This issue of The Martin Letter is the fourth in a series of interviews with practitioners in the field of philanthropy. Our Editor interviewed John Martin, President & Managing Partner for MGI Fund Raising Consulting, Inc., on the subject of Capital Campaigns. Martin identified some common mistakes that can cause a campaign to sputter and, ultimately, fail.
A: Too many organizations fail to do the pre-campaign planning that is so vital to the campaign’s ultimate success. They regard the feasibility study and pre-planning phases as a waste of time and money. But the feasibility study is key because it answers the question, “Where do we go from here?” And careful pre-planning ensures there are clear guidelines for creating a compelling case for support of the organization and the campaign. You need to know how to engage your board and other volunteer leaders, and what roles each person will play. You need to have a target goal and strategies for reaching it. You need to know what additional staff and financial resources are required. Armed will all that information, you will be positioned to engage your most important constituents in thinking along with you about the impact of a successful campaign on your organization and the people it serves.
A: Not asking for a large enough leadership gift at the top of the gift range table. Many campaign planners now presume that top level gifts will be smaller than leadership gifts received by the organization in the past. Do not downsize top gift expectations until they are tried and proven to be too high. With many prospects, we do not know yet which assets have been affected in what manner, so making assumptions could be a mistake. Use enhanced recognition options, gift matches and challenges, or planned giving tools to raise the level of the top gift. It is much easier to raise one large gift in this economy than many small ones!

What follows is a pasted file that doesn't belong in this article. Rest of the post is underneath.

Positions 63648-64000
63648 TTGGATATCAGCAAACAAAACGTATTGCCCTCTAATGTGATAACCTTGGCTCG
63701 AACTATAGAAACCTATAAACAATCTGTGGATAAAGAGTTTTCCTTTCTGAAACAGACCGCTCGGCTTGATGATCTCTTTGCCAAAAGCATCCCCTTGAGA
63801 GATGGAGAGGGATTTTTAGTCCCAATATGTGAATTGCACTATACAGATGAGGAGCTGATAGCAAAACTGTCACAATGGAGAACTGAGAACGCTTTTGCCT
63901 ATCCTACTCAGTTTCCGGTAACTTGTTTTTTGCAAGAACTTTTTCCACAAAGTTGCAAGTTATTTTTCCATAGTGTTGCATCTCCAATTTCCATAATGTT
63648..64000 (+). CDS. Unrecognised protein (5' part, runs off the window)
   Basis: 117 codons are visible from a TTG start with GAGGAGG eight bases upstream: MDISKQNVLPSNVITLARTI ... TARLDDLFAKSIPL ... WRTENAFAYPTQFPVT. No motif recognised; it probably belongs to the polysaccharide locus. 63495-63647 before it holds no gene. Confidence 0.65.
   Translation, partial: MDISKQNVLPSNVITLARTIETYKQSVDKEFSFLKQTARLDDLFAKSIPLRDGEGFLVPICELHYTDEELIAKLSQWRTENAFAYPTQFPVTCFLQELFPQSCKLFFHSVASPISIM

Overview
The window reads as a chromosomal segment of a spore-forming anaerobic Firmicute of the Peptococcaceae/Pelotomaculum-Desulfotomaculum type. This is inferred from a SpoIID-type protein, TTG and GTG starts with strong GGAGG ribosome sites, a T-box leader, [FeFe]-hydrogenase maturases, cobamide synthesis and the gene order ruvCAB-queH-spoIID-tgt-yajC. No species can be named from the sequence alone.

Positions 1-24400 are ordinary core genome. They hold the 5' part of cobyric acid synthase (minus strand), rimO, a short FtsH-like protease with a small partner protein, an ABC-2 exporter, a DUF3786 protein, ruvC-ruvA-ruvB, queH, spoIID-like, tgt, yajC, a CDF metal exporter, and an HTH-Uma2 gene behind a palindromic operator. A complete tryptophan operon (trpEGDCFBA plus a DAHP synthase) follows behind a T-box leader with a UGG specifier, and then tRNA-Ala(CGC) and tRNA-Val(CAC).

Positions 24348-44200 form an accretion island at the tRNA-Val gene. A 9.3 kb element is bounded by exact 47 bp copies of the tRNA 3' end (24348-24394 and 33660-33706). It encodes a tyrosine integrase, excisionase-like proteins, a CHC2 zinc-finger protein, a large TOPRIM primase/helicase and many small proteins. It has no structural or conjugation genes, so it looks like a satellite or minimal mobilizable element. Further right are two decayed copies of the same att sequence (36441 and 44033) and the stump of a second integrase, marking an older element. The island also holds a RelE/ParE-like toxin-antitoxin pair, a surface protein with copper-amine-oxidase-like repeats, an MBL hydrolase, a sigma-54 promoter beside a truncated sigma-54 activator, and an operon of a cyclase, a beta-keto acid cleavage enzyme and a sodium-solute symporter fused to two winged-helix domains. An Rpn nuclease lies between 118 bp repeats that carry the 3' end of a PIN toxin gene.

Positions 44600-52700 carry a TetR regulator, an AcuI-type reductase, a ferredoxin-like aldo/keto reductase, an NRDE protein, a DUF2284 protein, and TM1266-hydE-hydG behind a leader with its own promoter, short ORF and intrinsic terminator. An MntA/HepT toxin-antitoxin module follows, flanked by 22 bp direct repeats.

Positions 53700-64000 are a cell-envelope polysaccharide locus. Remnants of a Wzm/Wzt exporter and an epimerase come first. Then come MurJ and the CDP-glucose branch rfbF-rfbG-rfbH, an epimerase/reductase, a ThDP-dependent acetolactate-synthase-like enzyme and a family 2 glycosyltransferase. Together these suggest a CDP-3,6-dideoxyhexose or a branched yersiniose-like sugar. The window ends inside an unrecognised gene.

A: There is no exact number. The key is identifying and cultivating enough prospects to meet your needs. Any campaign will absolutely need to identify new prospects. First, it’s important to make sure that current donors are being treated well. Then invest in some prospect research techniques, including new ones like electronic prospect screening. Do not dismiss older, more personal methods of screening, like holding screening and rating sessions with supporters. Carry a prospect list to all meetings and ask donors to review it—you can never tell when someone close to you will have a connection to a distant prospect.
A: Weak leadership from board and/or campaign leaders can doom a campaign. Now is the time for board and campaign leaders to stand up and be counted. Leaders need to take charge by addressing key financial issues, cutting back if necessary, and taking part in the reassessment of the campaign. This also means ensuring they give to their level of capability and continuing to ask them to open the door to others who can give. Board members should be part of the solution– inform them, involve them, and give them important tasks to do.
A: There are quite a few. First, asking too soon. Some organizations have a short-term approach to cultivation and campaign giving. They roll through prospect lists like a steamroller, extracting the gifts that are easily available and balking at donors with more complex demands. Take time to cultivate. There is a better chance of getting a higher gift level if the prospect truly understands your needs. Do not rush large gifts. It may be more important to wait and get a big gift next year than to close a small one right now.